Balls to the walls isn’t always the best method.
PHOTOGRAPH BY SHUTTERSTOCK
A little soreness here, a tiny twinge there—it’s all par for the course when you’re busting out hardcore workouts on the reg. But if you notice a nagging pain in a recurring area (say, your shoulder), Dalton Wong, certified personal trainer and author of The Feel Good Plan, says you may not be allowing yourself enough recovery time in between sessions. “Our muscles and joints need time to rebuild the tiny tears that we create when exercising,” he says. “If you don’t give them that, you’re not making the most of your time and your future workouts will start to suffer.”
What to do: You should be taking active rest days (think: foam rolling instead of lifting) at least twice a week if you’re a high-intensity fitness fiend, says Wong. But beyond that, consider investing in a regular sports massage to improve your range of motion and help ease aches and pains.
You know that scene in Elf where Will Ferrell—err, Buddy the Elf—talks about how smiling’s his favorite? It should be yours, too. Metzl says that if you’re not smiling for at least 80 percent of your workout, then you may be pushing your body too hard. “When you’re not smiling, it generally means that you’ve gone outside your training threshold and you’re possibly doing more harm than good,” he says.
What to do: Slowly scale back until you notice that you can, in fact, grin and bear it.
Labored breathing that causes a side stitch—a.k.a. that piercing pain in the side of your stomach that seemingly comes out of nowhere—is a sign that you’ve hit your max, says Metzl. “It means the accessory muscles you use to breathe—theobliques, the intercostal muscles—are overworking,” he says.
What to do: If you’re out for a run when the side stitch hits, pull back the pace to a walk or light jog, says Metzl. Try taking deep inhales in through your nose, and slowly exhale through the mouth. Feel free to gently press the side stitch to help ease discomfort. But the key to remedying this situation is to focus on getting your breathing back under control.
“While exercise is frequently linked to a decrease in depression and anxiety, when pushing too hard you can become mentally drained, irritable, and experience mood swings,” says John Rowley, certified personal trainer, director of wellness at the International Sports Science Association (ISSA), and founder of UX3 Nutrition. “Many athletes become less competitive in this process as well.” So if you find yourself not giving a f*ck about whether your usual sparring buddy gets in a few jabs on you, it’s time to re-evaluate your routine.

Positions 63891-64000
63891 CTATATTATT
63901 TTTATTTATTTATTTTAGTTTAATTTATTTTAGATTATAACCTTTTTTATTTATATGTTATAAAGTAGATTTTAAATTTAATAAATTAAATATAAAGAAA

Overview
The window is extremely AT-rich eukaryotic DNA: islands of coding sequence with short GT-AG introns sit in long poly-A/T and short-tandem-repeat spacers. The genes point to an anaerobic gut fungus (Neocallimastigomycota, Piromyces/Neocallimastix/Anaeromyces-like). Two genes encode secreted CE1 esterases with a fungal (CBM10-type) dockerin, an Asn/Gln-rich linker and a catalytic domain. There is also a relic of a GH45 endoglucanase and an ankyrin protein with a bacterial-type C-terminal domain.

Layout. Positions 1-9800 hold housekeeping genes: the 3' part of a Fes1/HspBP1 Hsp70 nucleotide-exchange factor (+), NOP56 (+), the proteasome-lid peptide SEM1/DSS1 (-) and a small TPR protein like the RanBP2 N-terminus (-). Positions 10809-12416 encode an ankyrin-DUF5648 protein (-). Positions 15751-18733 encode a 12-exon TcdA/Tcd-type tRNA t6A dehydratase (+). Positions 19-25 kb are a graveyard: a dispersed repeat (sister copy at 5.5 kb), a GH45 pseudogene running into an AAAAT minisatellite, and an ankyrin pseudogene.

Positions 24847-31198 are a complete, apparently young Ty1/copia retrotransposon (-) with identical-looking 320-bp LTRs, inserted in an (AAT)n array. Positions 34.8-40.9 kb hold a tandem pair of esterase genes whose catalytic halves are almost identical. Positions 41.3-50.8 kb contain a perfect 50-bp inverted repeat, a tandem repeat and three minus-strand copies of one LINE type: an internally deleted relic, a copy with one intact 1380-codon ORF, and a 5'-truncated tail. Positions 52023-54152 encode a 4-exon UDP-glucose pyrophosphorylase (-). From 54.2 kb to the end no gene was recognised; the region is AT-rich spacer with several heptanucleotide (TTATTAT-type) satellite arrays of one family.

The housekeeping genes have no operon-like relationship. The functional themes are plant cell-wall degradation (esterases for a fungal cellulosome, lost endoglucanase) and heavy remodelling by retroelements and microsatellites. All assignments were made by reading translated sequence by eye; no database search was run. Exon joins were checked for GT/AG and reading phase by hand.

What to do: Try writing in a mood journal, suggests Rowley, or simply use the Notes app on your phone. After each workout, immediately take a few minutes to write down how you felt before you started, during the session, and after. At the end of the week, look back at each log. Do you notice a pattern? If you’re regularly feeling a case of the blahs when you’re usually go-go-go, consider taking a day or two off to recharge. (For tips on how to build muscle without burning out, pick up Women’s Health’s Lift to Get Lean by Holly Perkins.)
Can’t seem to quench your thirst? That’s a sign of dehydration, says Wong.
What to do: “Make sure you drink enough water, and remember that if you train in a hot, humid climate, you may need a boost of electrolytes—coconut water is good for that,” says Wong. How much water you need depends on a lot of different factors (age, weight, sleep habits, how active you are), but theInstitute of Medicine recommends the average woman guzzle an average of nine cups, or about 2.2 liters, per day.